The state-of-the-art with social media and college planning was summed-up with a single strategy: avoidance. Don’t post anything you wouldn’t want a college to see and just because you know how to fire-off a tweet doesn’t necessarily mean that you should. The problem with avoidance is that it does not address the root cause of the social media problem: ignorance. Avoiding social media just postpones the inevitable. All students hope to be employed someday. Ironically, future employers will likely screen these students through their social media before the hiring decision is even made. What will they do then? Sooner or later, we need to have the social media conversation and we need a plan today instead of tomorrow. I quickly realized that avoidance wasn’t really a strategy at all. We were just “kicking the can” down the road.

The problem with avoidance is that it does not address the root cause of the social media problem: ignorance.

What I shared last week was that we (the higher education industry) are all going about this the wrong way. I discovered Social Assurity not too long ago and they helped me understand the full scope of social media and college. This was the only organization I could find that was taking social media and college planning in the direction it needed to go. The state-of-the-art with social media and college planning has changed. The strategy has shifted from avoidance to acceptance. They transformed social media ignorance into awareness. Social media is not a problem but an opportunity when planning for college.

Social media is not a problem but an opportunity when planning for college.

So what are they all about? I have discussed Social Assurity’s long-term vision with Alan Katzman, their CEO. We also recorded a couple of podcasts together. With the time spent with them, I can say that I have more than a passing idea about this organization. I’ll skip to the ending right now: Social Assurity needs to be a core component of your practice if you are in the industry of preparing families for higher education. If you are not having an intelligent and meaningful conversation about social media with your students, you have a serious and expanding flaw with your practice. We can’t be experts at everything nor should we try to be.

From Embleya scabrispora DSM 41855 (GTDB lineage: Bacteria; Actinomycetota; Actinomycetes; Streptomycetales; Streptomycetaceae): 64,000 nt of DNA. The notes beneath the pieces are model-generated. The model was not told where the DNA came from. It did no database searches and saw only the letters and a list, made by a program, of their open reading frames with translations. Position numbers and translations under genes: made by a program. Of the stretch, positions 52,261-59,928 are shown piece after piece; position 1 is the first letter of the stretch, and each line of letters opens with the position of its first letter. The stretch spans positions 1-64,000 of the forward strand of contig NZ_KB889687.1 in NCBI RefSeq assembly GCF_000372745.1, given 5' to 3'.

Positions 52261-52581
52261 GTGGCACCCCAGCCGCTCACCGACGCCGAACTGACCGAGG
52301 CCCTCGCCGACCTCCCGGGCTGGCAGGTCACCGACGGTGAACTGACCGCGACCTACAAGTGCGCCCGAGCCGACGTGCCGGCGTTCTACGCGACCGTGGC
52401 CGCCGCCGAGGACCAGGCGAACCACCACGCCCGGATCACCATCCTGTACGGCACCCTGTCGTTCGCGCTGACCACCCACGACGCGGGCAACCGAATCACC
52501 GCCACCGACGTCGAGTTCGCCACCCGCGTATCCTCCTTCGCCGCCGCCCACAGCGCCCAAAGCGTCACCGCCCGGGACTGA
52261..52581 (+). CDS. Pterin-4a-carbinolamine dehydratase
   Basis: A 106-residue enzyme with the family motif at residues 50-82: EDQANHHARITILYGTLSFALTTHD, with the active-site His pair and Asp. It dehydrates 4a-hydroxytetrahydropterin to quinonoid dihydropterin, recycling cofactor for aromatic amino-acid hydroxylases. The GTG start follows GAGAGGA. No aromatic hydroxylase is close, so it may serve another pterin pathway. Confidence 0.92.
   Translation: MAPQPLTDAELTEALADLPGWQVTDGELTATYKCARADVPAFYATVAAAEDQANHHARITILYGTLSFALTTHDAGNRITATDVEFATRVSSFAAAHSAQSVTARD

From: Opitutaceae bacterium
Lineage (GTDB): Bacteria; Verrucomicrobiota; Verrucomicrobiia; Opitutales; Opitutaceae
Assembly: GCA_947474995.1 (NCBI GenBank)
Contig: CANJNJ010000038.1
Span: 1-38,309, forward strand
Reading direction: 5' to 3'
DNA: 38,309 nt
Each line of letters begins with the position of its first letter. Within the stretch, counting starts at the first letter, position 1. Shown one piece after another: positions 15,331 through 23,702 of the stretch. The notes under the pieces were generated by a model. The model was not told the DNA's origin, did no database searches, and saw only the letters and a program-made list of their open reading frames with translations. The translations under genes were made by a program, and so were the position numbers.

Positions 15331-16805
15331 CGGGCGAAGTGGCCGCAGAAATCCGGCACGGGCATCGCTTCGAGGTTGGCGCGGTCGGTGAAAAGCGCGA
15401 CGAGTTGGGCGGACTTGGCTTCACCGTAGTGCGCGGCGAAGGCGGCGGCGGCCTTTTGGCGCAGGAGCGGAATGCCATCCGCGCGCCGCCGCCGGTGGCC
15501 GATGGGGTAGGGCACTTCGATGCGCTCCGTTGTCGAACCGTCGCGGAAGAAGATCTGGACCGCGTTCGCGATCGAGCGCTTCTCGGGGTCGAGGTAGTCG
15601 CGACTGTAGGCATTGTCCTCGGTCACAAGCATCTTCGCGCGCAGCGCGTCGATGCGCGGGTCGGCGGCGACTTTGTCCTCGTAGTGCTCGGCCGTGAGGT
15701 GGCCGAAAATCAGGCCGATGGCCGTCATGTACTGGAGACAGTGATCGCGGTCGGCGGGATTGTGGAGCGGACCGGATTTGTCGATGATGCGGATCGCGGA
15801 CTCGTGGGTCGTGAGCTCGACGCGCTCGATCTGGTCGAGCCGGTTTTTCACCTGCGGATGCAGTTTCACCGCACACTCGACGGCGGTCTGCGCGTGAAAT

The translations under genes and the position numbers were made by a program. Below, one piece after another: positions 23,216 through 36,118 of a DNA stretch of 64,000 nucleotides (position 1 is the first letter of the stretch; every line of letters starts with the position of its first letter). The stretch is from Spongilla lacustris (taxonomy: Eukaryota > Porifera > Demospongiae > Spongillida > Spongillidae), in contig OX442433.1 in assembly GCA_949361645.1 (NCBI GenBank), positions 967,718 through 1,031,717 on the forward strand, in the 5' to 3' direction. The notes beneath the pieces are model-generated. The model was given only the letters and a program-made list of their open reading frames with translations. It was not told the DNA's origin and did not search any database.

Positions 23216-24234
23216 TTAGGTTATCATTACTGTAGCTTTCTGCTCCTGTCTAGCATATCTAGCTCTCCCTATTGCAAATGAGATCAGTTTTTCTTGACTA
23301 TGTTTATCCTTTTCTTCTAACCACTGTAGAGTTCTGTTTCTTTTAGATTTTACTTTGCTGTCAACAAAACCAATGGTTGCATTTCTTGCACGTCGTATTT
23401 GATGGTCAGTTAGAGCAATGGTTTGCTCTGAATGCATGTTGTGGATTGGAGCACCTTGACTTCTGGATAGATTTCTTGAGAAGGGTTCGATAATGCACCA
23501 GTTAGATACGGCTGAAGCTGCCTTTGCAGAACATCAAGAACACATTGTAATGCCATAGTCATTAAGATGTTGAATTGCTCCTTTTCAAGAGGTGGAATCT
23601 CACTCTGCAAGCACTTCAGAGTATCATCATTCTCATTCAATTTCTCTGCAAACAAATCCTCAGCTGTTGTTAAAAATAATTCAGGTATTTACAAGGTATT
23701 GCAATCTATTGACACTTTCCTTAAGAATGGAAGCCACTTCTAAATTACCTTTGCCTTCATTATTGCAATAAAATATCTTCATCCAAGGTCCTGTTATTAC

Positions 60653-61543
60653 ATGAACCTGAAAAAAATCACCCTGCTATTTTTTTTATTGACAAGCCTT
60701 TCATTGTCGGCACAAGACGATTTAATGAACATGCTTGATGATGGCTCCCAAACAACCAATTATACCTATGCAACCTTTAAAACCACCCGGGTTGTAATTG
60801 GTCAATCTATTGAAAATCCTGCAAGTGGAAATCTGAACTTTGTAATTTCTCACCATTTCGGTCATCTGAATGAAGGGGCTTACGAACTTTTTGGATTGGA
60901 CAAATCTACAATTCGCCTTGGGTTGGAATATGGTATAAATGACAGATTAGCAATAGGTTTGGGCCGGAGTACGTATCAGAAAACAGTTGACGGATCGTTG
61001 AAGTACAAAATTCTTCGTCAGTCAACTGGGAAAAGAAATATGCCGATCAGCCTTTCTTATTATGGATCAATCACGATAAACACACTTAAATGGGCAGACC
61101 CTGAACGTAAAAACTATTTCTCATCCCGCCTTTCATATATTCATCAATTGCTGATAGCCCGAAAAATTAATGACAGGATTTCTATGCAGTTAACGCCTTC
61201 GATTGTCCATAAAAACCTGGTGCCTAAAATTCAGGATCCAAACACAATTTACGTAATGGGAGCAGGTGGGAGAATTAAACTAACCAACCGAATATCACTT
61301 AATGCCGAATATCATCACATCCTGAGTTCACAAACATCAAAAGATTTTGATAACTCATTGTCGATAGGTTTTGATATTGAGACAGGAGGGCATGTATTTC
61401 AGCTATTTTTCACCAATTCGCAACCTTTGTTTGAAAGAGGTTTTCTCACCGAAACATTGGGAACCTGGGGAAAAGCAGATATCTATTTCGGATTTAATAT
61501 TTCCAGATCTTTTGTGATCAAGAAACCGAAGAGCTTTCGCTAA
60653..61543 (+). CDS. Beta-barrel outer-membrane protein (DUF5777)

Here is a three point overview of their social media strategy...

1. LinkedIn and Twitter are the social media accounts that will tell the colleges who you are and that you are in the running for a seat at their institution. Here, we show colleges who you are and who you hope to become. These tools allow you to engage and communicate directly not only with the college, but with specific departments and professors. There is a huge opportunity to leave your mark, make a positive impression, and show an unmistakable expression of interest.